WhyHunger is pleased to announce a new webinar on the Right to Food and how the human rights framework can inform emergency food in the US. We will discuss: how WhyHunger engages around the Right to Food, ensuring emergency food is provided with dignity, and the Right to Food framework and how it can inspire action. Speakers include Nadia Lambek, a public interest lawyer who served as an advisor to former UN Special Rapporteur on the Right to Food, Olivier De Schutter; Stephanie Solomon, Director of Education and Outreach at Mother Hubbard’s Cupboard in Bloomington, IN; Jessica Powers, Director of the Nourish Network for the Right to Food at WhyHunger; and Alison Cohen, Senior Director of Programs at WhyHunger. See below for more information and background on each speaker. The webinar will be held on March 17th at 2pm EST. Space is limited; please send an email to [email protected] to register.
Nadia Lambek is a public interest lawyer. She served as an advisor to former UN Special Rapporteur on the Right to Food, Olivier De Schutter, assisting on all aspects of the mandate. In 2014, she worked with the Global Network for the Right to Food and the Civil Society Mechanism to the Committee on World Food Security (CFS) in conducting a critical retrospective on right to food implementation. For this project, she authored civil society’s contribution to the 41st session of the CFS, entitled 10 Years of the Right to Adequate Food Guidelines: Progress, Obstacles and the Way Ahead. She has also authored numerous publications on food systems. She received her JD from Yale Law School and her BA in development studies from Brown University. She currently practices union side labour, human rights and equality law in Toronto, while also working as a consultant on right to food issues.
Stephanie Solomon is the Director of Education and Outreach with Mother Hubbard’s Cupboard. Stephanie started with MHC in 2007, coordinating the community gardens and nutrition program as well as supporting the food pantry program. She now directs MHC’s education programming and leads MHC’s advocacy and outreach efforts. MHC’s education programs aim to bring gardening education, cooking skills, and the tools needed to build self-sufficiency to food pantry patrons and the Bloomington community.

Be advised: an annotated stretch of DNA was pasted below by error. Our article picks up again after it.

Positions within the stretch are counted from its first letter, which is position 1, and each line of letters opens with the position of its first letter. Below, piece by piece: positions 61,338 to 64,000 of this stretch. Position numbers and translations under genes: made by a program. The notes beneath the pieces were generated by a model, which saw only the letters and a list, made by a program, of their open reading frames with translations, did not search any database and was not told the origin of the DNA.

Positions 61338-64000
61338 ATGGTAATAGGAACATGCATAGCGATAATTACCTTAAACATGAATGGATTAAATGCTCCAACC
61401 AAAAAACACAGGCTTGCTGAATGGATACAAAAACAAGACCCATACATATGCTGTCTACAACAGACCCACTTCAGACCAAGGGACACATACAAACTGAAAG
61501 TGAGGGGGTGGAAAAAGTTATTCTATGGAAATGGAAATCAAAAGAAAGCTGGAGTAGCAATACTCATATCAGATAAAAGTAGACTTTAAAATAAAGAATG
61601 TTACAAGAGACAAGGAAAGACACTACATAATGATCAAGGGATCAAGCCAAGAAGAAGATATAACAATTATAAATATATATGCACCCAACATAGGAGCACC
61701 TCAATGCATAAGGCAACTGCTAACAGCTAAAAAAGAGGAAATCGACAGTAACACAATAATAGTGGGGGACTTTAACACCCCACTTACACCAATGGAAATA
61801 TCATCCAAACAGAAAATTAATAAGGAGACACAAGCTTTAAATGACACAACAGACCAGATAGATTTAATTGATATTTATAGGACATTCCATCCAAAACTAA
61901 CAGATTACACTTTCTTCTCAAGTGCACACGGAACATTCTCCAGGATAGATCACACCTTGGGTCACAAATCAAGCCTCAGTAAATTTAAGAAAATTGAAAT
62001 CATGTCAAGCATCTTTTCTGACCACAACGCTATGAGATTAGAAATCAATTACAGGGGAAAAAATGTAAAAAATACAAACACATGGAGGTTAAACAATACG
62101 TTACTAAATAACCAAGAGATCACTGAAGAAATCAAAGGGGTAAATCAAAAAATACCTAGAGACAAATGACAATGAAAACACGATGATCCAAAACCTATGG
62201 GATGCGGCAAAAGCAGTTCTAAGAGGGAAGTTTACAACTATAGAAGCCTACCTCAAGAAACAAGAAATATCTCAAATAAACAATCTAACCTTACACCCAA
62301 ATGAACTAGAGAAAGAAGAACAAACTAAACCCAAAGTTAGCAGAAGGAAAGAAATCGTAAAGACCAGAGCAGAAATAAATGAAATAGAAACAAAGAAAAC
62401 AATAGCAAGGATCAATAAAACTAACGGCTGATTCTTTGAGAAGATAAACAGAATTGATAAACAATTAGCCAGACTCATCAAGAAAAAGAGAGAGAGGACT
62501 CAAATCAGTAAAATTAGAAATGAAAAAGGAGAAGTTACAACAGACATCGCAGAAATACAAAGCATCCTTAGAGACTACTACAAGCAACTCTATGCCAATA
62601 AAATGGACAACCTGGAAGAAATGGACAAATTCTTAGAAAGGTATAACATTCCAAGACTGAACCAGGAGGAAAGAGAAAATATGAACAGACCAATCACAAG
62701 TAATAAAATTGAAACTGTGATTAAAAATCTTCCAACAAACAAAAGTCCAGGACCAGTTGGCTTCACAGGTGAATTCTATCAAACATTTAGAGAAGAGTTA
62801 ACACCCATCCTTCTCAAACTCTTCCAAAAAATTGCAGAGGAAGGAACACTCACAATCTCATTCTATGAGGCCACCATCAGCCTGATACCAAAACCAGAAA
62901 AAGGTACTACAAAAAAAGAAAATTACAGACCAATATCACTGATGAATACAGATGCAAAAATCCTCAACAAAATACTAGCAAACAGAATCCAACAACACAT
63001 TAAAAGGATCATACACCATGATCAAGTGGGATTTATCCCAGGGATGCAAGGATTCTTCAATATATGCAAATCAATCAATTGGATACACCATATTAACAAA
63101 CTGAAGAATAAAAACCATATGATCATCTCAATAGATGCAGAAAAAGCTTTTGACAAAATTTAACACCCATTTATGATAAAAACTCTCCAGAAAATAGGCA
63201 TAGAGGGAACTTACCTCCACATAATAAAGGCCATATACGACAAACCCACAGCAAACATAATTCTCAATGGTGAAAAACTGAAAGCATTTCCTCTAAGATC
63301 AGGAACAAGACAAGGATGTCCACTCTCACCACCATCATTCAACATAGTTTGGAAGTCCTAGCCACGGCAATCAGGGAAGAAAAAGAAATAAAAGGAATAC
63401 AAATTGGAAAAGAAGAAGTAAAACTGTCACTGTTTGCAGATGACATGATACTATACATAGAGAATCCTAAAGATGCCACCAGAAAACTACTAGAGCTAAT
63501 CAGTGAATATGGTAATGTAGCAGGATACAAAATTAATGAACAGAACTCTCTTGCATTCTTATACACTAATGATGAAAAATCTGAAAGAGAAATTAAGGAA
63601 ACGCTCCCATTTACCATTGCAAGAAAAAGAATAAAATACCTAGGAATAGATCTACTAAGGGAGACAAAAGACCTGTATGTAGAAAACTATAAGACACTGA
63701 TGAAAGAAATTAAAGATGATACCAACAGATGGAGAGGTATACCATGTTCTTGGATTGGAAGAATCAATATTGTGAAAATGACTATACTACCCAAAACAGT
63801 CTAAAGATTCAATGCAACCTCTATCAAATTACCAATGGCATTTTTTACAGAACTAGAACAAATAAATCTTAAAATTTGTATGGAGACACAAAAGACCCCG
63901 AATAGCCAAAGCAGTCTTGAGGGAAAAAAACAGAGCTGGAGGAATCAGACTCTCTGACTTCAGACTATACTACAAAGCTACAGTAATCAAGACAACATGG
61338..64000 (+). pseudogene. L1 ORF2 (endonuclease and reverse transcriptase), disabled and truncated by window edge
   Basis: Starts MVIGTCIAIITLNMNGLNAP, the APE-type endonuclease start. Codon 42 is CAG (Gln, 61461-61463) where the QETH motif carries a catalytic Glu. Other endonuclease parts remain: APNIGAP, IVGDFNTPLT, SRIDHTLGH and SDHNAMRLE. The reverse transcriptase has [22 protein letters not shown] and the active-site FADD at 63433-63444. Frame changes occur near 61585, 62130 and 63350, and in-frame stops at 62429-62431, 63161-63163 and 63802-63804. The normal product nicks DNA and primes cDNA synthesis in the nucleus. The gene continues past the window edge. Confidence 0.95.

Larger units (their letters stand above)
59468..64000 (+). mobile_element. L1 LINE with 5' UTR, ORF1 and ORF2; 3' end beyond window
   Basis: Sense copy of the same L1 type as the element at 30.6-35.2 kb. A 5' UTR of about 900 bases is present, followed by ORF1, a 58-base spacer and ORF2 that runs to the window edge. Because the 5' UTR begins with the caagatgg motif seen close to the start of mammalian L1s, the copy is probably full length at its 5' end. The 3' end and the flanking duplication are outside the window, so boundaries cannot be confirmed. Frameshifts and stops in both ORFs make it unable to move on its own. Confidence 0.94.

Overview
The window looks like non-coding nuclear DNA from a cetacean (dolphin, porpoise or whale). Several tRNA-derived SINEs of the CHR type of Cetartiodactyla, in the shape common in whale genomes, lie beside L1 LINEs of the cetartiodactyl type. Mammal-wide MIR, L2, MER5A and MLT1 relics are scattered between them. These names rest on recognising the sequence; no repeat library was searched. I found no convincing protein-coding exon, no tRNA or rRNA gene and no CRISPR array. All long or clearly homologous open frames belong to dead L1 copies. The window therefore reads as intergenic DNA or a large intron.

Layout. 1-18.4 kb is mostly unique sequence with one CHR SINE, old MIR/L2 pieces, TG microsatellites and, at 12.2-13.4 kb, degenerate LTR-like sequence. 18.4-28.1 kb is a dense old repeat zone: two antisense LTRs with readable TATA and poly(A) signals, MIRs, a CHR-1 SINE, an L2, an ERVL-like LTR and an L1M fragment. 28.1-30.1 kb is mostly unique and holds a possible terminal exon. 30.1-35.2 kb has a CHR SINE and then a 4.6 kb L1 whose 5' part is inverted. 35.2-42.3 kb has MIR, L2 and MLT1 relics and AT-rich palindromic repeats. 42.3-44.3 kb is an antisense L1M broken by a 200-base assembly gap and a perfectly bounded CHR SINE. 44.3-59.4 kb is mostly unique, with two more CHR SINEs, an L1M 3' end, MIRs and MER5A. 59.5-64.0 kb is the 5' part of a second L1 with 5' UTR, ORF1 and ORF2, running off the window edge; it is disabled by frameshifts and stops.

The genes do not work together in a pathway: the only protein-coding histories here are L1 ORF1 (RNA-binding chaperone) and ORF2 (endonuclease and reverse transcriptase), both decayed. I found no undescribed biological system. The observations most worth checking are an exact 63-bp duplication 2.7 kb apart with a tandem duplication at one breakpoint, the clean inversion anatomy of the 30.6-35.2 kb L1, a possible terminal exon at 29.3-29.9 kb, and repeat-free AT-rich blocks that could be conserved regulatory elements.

Jessica Powers is the Director of WhyHunger’s Nourish Network for the Right to Food. She is responsible for leading a team of advocates on the WhyHunger Hotline and developing capacity building resources for emergency food providers through the Clearinghouse. Prior to joining WhyHunger, Jess managed an emergency feeding program that planned and responded to disasters affecting people in NYC and the lower Hudson Valley for the American Red Cross in Greater New York. She responded to nationally declared disasters in New York, Iowa and Louisiana, and, most recently, managed a kitchen site in response to the Alabama tornadoes. She worked as a foodservice professional for over ten years: she was a chef and pastry chef at restaurants in New York City, managed teams for large event caterers, cooked on several yachts and consulted at a former state bakery in Russia. Jess holds a B.A. in English literature with honors from the University of California at Berkeley.
Alison Cohen is WhyHunger’s Senior Director of Programs. She facilitates the development and stewardship of WhyHunger’s organizational vision, strategy and programmatic implementation. Prior to joining WhyHunger, Alison served as the Northern Program Manager for Heifer International from 2001-2008. She was responsible for developing partnerships throughout the northeast and Midwest regions with local communities and like-minded organizations to build sustainable food systems where limited-resource families, communities and beginner farmers – both rural and urban – have access to healthy food and income-earning opportunities. Alison has a master’s degree in Sociology from Virginia Polytechnic Institute and State University and an undergraduate degree in French and English literature from the University of North Carolina at Chapel Hill. For the past ten years, she has worked with farmers and communities in West Africa, Latin America, Canada and the United States. Alison lives in Brooklyn with her husband and two daughters with whom she started the PS 29 Food and Farming Initiative that hosts a school vegetable garden and works to improve the quality of food served in the cafeteria.